Inside The Making Of The Stone Roses’ Debut Album: “Of course, John and Ian hated the record.”

Producer John Leckie speaks to MOJO about the making of The Stone Roses’ seminal debut LP, released on this day in 1989.

The Stone Roses 1989

by Martin Aston |
Published on

Released on this day in 1989, The Stone Rosesself-titled debut album injected the free-spirited attitude of the previous year’s acid house movement into a set of chiming, 60’s influenced songs of freedom and optimism. Striking a chord with indie kids and terrace scallies alike, the album paved the way for Britpop acts to come the following decade, most notably Oasis, whose frontman Liam Gallaghercites seeing the group perform as the moment he realised he wanted to be in a band. Here, the album’s producer John Leckie speaks to MOJO about getting the call to record a group from Manchester who would soon prove to be exactly what the world was waiting for, and why he walked away from the sessions for their much delayed follow up, Second Coming.

“BEFORE THE ROSES, I’d produced The Woodentops, The La’s, and XTC as The Dukes Of Stratosphear… To be honest, my motivation was, The Woodentops hadn’t made it yet, nor The La’s, so it better be the Roses! [Rough Trade boss] Geoff Travis had sent me their original demos, but by the time I replied, they’d signed to Zomba. Ian Brown mentioned the Dukes’ album? One thing I didn’t realise for years is that Made Of Stone’s vocal melody is the same as the Dukes’ 25 O’Clock, I think Ian nicked it. Maybe that’s why they chose me, but I think it was because Geoff suggested me.

My first impression of the demos was, “Oh, another indie band.” It was badly recorded, everything was too fast and the vocals were over-drenched in reverb. I knew it would be a challenge. I had to rehearse them and rearrange songs, giving them intros and outros, and steady tempos. For I Am The Resurrection, they wanted to jam the second half, all feedback and noise like they did on-stage. I said, ‘That’s boring on record; do something melodic that people will remember.’

John [Squire] could be critical, less making suggestions and more, ‘Why can’t that bit sound as good as that bit?’ He wanted to explore different amps and guitars, but he made most of the first album with a Stratocaster, a Fender Twin Reverb amp and JBL speakers. He was always quiet, and when he did speak, it was usually profound. He’d set up his 16-track Fostex recorder in a little space in the studio, or his bedroom at Rockfield, and spend days in there, working out parts.

Mani was always great. I don’t remember difficulties recording Ian. Reni was a fantastic drummer, and a great harmoniser, but he wanted to sing on everything! Ian would say, “Can we turn Reni down?” Ian thought the harmonies sounded too ’60s.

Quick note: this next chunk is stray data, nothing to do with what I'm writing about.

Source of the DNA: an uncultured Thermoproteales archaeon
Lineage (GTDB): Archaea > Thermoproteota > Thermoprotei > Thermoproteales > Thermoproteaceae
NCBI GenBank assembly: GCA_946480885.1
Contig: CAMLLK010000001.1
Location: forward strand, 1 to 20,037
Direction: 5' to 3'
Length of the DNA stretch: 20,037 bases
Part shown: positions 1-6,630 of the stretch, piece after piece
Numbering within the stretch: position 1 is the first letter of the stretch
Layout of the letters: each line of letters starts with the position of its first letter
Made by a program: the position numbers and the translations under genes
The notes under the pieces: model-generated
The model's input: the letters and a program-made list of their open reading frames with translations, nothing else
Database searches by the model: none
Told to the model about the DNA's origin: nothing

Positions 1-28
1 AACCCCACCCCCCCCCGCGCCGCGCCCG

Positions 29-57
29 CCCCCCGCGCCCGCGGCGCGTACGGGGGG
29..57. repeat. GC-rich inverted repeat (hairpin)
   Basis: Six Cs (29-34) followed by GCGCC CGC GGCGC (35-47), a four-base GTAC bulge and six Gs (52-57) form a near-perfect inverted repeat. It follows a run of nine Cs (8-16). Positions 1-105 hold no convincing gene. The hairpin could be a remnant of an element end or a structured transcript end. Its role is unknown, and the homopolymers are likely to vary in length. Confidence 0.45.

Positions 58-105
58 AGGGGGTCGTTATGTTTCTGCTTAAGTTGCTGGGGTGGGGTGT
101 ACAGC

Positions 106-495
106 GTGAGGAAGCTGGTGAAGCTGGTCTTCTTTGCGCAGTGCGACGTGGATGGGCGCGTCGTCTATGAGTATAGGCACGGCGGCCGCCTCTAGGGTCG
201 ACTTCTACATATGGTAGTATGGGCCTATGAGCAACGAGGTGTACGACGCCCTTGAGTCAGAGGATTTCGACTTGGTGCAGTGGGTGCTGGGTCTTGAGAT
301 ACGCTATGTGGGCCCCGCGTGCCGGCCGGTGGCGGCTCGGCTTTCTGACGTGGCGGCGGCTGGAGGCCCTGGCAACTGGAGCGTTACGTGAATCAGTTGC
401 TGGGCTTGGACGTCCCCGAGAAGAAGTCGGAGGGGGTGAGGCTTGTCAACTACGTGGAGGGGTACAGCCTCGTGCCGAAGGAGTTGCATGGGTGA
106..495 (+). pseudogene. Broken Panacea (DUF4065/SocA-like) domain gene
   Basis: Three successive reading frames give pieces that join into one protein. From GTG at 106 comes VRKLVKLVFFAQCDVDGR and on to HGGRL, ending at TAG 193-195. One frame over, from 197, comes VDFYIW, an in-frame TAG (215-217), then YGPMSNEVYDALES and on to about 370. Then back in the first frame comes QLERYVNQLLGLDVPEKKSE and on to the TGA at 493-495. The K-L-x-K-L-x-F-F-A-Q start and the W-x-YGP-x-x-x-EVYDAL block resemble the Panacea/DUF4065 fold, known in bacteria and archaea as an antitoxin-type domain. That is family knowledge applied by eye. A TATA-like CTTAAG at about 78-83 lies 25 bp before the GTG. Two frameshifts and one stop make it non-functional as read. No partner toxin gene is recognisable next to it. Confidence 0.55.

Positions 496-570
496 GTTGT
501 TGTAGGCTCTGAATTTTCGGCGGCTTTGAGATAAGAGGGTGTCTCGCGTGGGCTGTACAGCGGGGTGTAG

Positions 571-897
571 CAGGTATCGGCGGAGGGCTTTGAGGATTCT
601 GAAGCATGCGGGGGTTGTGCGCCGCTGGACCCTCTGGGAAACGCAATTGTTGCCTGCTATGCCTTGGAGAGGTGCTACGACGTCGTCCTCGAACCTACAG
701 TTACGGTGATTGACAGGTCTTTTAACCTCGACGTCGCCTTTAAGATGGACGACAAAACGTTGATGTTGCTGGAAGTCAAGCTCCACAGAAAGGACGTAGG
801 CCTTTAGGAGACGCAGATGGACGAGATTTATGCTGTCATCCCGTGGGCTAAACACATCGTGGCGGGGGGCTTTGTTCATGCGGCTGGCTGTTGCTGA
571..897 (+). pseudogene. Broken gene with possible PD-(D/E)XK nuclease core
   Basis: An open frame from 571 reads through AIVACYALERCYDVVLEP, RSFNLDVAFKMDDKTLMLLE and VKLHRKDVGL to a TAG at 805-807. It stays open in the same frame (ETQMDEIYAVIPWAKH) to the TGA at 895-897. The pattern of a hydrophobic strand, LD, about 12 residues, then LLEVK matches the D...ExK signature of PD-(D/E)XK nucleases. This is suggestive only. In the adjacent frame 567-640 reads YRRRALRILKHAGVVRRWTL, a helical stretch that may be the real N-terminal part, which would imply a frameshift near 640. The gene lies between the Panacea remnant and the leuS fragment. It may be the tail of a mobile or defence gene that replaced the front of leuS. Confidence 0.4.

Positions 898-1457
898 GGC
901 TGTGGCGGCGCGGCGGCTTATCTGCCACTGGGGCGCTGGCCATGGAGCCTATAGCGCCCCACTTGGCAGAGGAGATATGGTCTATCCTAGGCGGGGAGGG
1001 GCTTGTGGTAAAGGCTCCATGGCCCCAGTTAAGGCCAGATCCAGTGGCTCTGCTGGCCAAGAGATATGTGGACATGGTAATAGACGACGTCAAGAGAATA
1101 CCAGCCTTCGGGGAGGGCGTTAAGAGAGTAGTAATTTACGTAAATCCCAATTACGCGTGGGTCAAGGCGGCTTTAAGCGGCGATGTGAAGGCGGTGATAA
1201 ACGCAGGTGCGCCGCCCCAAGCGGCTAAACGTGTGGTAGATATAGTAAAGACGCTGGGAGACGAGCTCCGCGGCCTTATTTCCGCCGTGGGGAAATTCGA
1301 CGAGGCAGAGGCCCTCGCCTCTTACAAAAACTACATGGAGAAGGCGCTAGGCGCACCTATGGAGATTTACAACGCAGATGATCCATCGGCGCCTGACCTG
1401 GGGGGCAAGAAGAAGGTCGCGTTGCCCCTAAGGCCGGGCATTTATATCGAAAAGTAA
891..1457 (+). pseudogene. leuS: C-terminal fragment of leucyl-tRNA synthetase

I get so engrossed in recording that I never project in terms of an audience or the impact a record will make; you just want to make something that you’d listen to at home. We always knew I Wanna Be Adored would start and I Am The Resurrection would end it, but once we had the whole running order we realised, ‘Fuck, that’s good.’ Of course, John and Ian hated the record. They said the drums and bass weren’t loud enough, and the guitar needed to be more devastating: they’d been playing Public Enemy in the studio all the time, full blast.

After the album became successful, Zomba said, “Do whatever you want.” Ian and John had the Fools Gold demo with the breakbeat loop from [James Brown's] Funky Drummer and we spent three weeks at Sawmills in Cornwall recording it and What The World Is Waiting For. It took four days alone just doing the wah-wah guitar. There was no Pro Tools then to do it for you, but limitations made you try harder.

Thirty-five years on, my grandchildren listen to The Stone Roses. Not because of me, but their friends at school. ‘That record with the funny colour and splashes of paint, you did that didn’t you? Got any vinyl, any T-shirts?’

I knew the second album was a problem when they didn’t show up. Reni would go home for days, or John wouldn’t come out of his room. Or they’d endlessly play the same thing over and over. There was no A&R man around, no manager by then, it was just me and them. I told [A&R] Gary Gersh, ‘We’ve been here three weeks, and they’ve done nothing...’

He said, ‘No problem, just let them be creative, don’t worry about the budget.’ The studio cost £800 a day – and the programmer hired to do loops for £400 a day was just sitting there. They had the best drummer in the world, and they wanted to use drum machines! It was a nightmare. I left after three months and they finished Second Coming 14 months later.

When I worked with him, John was a great writer, a good arranger and between a good and a great guitarist. He was still ‘indie’; not like he is now, playing stadiums. By the second record, he was into the whole Jimmy Page, Led Zeppelin thing, but he’d never been to America, and that would have made a big difference. I was always disappointed that the Roses never expanded their horizons.”

This article originally appeared in MOJO 365. More information and to order a copy HERE.

MOJO 365, with cover stars Liam Gallagher and John Squire
Just so you know, whilst we may receive a commission or other compensation from the links on this website, we never allow this to influence product selections - read why you should trust us